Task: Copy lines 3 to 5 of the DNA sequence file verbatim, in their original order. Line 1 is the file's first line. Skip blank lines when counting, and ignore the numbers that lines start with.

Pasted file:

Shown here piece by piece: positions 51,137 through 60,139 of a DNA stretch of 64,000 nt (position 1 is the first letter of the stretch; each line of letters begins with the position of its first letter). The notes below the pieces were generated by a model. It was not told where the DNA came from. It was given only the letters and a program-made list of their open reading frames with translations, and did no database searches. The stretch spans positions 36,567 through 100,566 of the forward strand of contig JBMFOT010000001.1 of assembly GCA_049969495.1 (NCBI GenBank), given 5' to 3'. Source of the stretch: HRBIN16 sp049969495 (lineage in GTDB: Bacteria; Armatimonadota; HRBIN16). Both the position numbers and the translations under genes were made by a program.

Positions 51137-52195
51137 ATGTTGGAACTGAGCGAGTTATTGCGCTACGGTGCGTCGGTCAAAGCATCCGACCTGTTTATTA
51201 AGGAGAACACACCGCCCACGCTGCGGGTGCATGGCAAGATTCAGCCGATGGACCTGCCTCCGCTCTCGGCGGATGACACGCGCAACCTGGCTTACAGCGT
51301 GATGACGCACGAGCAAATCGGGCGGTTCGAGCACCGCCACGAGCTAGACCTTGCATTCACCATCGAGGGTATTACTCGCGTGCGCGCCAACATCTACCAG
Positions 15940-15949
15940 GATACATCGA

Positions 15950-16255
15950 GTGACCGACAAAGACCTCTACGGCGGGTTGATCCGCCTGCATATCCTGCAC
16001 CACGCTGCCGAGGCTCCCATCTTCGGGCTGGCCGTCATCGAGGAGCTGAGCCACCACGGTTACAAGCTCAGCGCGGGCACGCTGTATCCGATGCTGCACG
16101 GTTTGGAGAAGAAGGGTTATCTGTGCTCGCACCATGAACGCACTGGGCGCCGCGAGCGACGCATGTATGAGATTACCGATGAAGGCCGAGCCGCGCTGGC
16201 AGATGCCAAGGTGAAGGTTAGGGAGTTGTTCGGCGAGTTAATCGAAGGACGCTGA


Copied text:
51137 ATGTTGGAACTGAGCGAGTTATTGCGCTACGGTGCGTCGGTCAAAGCATCCGACCTGTTTATTA
51201 AGGAGAACACACCGCCCACGCTGCGGGTGCATGGCAAGATTCAGCCGATGGACCTGCCTCCGCTCTCGGCGGATGACACGCGCAACCTGGCTTACAGCGT
51301 GATGACGCACGAGCAAATCGGGCGGTTCGAGCACCGCCACGAGCTAGACCTTGCATTCACCATCGAGGGTATTACTCGCGTGCGCGCCAACATCTACCAG